I purposefully look at art in mediums other than the one I work in, and art from contemporary artists all the way back to ancient artworks. There is soooo much!

My unpredictable path began in 2000 when I got serious about my artistic career. Since then I traveled the world teaching, wrote 11 books, participated in galleries and shows, and developed a product line. I had no idea that one thing would lead to another. Lo and behold: here I am.

This polymer clay item entitled Bone Metal Heart is by Christi Friesen, who is talking with Mary Ellen Beads about creativity.

“Bone Metal Heart,” polymer clay by Christi Friesen

Growth as an artist

A couple years ago I realized that this journey had compromised my growth as an artist. The demands of social media recognition and business success meant no time to grow as an artist. The time it takes to explore, develop new ideas and push yourself forward just never seemed to be available. I took efforts to slow down and carve out time to nurture my artistic soul. In talking with my peers – other teachers and business artists – I’ve found that many were struggling with the same dilemma.

So I’ve been devoting time this year to studio-only artwork. Art for it’s own sake. I now share works in progress and my thoughts behind each piece or series of pieces on Facebook. I’m amazed and delighted to see how hungry many of my friends also are for more meaningful art.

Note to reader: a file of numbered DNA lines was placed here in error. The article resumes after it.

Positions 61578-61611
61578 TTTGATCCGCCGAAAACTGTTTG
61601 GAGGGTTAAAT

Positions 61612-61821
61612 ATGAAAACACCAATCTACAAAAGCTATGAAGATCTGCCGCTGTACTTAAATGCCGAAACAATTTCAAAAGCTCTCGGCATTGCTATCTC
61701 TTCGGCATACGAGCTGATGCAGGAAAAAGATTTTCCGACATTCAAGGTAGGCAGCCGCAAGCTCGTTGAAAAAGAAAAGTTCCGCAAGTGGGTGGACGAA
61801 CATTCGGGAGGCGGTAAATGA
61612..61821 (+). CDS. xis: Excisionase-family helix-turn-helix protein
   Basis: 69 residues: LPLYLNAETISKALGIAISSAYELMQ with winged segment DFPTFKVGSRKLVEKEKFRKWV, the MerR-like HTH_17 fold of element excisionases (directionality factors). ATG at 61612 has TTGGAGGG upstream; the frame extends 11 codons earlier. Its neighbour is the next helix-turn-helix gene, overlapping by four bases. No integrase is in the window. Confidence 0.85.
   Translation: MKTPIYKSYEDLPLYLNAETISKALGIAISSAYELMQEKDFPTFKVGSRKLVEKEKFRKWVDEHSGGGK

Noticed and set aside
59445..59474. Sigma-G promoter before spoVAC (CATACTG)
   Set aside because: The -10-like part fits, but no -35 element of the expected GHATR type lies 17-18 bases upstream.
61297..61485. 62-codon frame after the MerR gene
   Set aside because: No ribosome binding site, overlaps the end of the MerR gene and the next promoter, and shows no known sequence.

Unexpected joy. I created as I wanted and then shared with a group of interested people. (Previously much of what I created was to support products workshops, books and how-to projects). I challenged myself to keep up with my own creative development:. take more risks in what I create, share deeper expressions with my peers. Yeah, I still make fun creatures, of course! But that’s not all I do anymore.

Creative fun includes the meaningful, impactful

I’ve realized that I do care about saying something interesting, meaningful, impactful. I want to reach a broader group of people. I’ve set goals for myself to enter international competitions, and look to the larger art community as a constant part of who I am and what I do. I’m not looking to shake the world, just be a part of it.

I am delighted beyond words to have the innate talent to create and the desire to grow in my art. I am grateful to have access to so many wonderful supplies. I am daily buoyed by the outpouring of support and love I am given from my community. I am very lucky to be here, now, making.

“Count me in on creative fun!” -Mary Ellen Beads 

This picture shows Mary Ellen Beads Albuquerque with Christi Friesen, Gail Crosman Moore and Anne Mitchell

Triple Terrific Pendant – Christi Friesen-polymer clay, Gail Crosman Moore-felt embellishment, Mary Ellen Merrigan wears her tt pendant, Anne Mitchell-silver

Disclosure: Christi Friesen, Gail Crosman Moore and Anne Mitchell presented a fun and informative workshop, “Triple Terrific Pendant” in Tucson. My mouth is open with amazement at the end-of-day results!

This interview with Christi Friesen is part of my ongoing series on artists and creativity. Please subscribe to follow other creative fun adventurers via your inbox.

About Mary Ellen Merrigan

From embroidery to dressmaking to needlepoint to beading, Mary Ellen Merrigan weaves a lifetime of handiwork into one-of-a-kind works of art that speak to the spirit. Her pieces are adventuresome, creative, and sometimes, magical.